There's also the question of who would pay for education and re-skilling. Democrats like House Representative Alexandria Ocasio-Cortez have proposed higher income taxes on the rich, while Senator Elizabeth Warren is set to unveil a proposal for a new tax on wealth.
But millionaires and billionaires in Davos panned the idea of higher taxes, arguing that the private sector does a better job than the government of spending money wisely.
"No, I am not supportive of that, and I don't think it would help the growth of the US economy," Dell responded when asked about his views of Ocasio-Cortez's proposal for a 70 per cent marginal income tax on earnings above US$10 million.
Dell noted that he and his wife contribute most of their wealth to a foundation. "I feel much more comfortable with our ability as a private foundation to allocate those funds than I do giving them to the government."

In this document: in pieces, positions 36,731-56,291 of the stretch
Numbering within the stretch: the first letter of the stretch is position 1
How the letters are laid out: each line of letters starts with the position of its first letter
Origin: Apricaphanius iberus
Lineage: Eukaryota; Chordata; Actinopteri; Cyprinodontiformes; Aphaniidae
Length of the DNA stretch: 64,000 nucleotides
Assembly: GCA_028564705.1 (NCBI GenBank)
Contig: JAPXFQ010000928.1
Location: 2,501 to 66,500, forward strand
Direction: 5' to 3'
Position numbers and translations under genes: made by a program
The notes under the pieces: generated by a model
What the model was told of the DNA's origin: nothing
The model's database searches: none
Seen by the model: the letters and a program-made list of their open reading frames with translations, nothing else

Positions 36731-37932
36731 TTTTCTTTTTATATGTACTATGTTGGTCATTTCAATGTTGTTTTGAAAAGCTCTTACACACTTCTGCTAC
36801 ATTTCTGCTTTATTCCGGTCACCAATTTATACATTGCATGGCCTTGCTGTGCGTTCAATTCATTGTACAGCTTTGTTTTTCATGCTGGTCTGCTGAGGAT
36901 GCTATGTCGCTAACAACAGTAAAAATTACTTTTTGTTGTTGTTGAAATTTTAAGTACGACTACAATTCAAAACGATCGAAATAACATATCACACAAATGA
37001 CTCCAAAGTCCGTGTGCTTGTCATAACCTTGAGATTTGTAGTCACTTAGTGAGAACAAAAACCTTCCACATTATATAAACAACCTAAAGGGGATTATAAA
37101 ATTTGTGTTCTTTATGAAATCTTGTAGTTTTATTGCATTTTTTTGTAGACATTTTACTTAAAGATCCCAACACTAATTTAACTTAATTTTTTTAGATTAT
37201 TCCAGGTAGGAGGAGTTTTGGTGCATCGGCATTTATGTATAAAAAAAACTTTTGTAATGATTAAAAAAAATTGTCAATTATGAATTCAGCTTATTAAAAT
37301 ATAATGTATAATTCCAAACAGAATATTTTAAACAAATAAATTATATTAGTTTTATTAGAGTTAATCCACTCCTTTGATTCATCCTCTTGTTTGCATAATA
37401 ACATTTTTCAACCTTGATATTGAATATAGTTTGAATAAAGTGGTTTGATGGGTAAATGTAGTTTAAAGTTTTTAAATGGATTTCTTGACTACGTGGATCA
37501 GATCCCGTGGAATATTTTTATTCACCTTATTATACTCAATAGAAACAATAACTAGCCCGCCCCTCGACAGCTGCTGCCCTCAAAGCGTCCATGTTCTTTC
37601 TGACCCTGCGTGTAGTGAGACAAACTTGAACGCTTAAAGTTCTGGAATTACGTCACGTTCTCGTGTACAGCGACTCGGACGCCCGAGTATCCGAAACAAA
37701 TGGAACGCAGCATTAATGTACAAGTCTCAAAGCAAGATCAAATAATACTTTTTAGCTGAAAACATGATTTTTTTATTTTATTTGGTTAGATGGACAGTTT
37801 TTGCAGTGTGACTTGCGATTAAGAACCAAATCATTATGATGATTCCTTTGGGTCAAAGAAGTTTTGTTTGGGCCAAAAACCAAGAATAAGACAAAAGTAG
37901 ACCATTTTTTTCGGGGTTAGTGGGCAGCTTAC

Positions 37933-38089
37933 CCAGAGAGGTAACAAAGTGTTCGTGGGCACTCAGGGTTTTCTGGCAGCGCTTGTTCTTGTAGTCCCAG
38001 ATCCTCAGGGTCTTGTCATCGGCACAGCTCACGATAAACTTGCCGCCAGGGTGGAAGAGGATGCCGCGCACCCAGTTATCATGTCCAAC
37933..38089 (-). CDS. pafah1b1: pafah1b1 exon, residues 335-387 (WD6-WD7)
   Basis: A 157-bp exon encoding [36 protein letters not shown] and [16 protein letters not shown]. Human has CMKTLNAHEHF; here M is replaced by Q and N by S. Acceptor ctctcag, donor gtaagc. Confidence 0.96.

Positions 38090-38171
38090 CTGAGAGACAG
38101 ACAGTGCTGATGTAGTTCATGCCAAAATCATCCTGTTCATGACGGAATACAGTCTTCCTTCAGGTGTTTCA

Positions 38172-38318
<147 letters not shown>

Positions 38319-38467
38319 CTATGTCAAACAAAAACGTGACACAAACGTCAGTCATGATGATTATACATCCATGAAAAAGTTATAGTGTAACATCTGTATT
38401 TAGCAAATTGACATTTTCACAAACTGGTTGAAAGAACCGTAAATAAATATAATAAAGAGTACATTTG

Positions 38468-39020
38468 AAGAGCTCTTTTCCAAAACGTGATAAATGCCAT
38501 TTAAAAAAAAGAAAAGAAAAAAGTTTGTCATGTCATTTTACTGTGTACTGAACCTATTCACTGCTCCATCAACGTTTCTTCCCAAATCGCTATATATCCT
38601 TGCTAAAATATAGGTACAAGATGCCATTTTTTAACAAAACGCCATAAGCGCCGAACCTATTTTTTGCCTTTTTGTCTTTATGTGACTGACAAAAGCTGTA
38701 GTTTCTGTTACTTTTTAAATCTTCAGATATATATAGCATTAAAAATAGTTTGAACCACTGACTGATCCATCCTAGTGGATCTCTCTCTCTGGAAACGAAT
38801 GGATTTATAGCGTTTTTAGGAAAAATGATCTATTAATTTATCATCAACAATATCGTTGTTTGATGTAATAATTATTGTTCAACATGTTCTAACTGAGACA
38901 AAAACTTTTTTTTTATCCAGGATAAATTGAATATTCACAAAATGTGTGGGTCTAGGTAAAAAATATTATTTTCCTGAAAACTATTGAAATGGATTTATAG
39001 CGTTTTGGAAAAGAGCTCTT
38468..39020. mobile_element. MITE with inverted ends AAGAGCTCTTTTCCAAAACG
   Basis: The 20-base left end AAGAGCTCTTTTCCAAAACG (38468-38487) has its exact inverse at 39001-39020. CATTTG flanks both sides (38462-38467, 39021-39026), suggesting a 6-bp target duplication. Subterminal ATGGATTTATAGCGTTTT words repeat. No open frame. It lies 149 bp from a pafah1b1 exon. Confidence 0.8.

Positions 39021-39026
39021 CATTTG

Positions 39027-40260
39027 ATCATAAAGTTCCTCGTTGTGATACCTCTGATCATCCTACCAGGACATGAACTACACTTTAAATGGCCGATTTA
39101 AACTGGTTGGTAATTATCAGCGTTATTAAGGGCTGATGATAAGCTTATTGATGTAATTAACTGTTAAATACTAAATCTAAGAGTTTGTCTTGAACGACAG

Others argued that their tax rate is already high and that raising tax rates could push people to move abroad or not invest.
"If I look at my tax rate now, it's probably well into the 60s," said AECOM chief executive Michael Burke, adding that he pays federal taxes, California income taxes, sales tax and a significant property tax. "I think we ought to have a competitive tax rate."
When asked whether corporations should pay higher taxes, executives again criticised the idea. In 2017, President Donald Trump and the Republicans in Congress passed a sweeping tax bill with the largest corporate tax cut in US history.
"It's an easy fix, I think, for many people to say, 'Well, let's just tax,'" Block said during a panel.
By contrast, leaders from academia and the nonprofit world were quick to call for higher taxes and a redistribution of income.
"Extreme economic inequality is out of control," Winnie Byanyima, the executive director of Oxfam International, told a panel. "We're in a world where governments do not tax wealth enough, do not tax the rich enough."